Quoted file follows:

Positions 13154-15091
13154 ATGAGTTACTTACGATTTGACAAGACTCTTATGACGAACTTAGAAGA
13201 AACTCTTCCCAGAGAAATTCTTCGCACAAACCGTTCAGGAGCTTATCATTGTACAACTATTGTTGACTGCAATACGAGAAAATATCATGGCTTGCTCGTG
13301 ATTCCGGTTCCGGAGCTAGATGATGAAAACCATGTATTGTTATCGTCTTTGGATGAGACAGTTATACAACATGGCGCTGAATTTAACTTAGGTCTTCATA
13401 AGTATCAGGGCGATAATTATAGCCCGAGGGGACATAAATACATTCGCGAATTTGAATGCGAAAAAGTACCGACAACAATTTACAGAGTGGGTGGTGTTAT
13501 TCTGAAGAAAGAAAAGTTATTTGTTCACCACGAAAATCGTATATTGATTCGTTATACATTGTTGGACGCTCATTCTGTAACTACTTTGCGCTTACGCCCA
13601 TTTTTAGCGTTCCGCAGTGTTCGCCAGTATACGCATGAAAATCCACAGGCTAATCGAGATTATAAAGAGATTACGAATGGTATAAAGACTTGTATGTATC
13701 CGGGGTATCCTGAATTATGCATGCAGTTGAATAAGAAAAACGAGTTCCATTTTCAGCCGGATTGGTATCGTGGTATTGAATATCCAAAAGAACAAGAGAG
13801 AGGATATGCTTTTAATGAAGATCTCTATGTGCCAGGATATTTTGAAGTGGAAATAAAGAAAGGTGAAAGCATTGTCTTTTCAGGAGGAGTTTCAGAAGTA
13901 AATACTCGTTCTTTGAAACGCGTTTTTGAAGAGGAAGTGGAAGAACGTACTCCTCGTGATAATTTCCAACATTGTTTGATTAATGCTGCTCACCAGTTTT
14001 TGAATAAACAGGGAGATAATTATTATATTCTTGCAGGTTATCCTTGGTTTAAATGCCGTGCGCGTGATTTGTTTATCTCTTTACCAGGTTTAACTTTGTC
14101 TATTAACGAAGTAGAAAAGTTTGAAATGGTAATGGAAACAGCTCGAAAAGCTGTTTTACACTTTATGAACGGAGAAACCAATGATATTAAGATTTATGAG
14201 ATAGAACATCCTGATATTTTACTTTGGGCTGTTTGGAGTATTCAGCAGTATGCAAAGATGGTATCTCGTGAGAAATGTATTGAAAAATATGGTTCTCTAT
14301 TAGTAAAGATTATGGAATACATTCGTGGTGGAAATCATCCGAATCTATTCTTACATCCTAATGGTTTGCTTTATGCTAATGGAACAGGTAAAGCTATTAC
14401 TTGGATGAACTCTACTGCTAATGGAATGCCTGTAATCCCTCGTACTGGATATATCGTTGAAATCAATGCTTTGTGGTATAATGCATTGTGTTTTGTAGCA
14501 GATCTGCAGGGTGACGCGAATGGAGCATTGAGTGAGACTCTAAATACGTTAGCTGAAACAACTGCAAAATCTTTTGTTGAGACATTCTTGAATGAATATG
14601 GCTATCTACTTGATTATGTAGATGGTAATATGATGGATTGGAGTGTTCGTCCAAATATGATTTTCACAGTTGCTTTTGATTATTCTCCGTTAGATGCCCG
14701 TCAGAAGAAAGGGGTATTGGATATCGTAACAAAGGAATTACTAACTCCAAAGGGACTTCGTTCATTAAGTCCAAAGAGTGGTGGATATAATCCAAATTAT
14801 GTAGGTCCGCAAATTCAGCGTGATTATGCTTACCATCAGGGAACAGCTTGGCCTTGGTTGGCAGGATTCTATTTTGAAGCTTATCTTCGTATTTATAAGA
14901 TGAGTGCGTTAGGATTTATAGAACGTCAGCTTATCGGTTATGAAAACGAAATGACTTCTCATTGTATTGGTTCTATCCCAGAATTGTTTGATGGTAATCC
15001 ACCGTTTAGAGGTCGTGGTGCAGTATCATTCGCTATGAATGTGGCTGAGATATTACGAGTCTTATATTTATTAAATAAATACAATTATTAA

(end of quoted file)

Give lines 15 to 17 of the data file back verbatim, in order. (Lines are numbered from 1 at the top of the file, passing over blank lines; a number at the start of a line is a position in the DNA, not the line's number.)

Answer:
14401 TTGGATGAACTCTACTGCTAATGGAATGCCTGTAATCCCTCGTACTGGATATATCGTTGAAATCAATGCTTTGTGGTATAATGCATTGTGTTTTGTAGCA
14501 GATCTGCAGGGTGACGCGAATGGAGCATTGAGTGAGACTCTAAATACGTTAGCTGAAACAACTGCAAAATCTTTTGTTGAGACATTCTTGAATGAATATG
14601 GCTATCTACTTGATTATGTAGATGGTAATATGATGGATTGGAGTGTTCGTCCAAATATGATTTTCACAGTTGCTTTTGATTATTCTCCGTTAGATGCCCG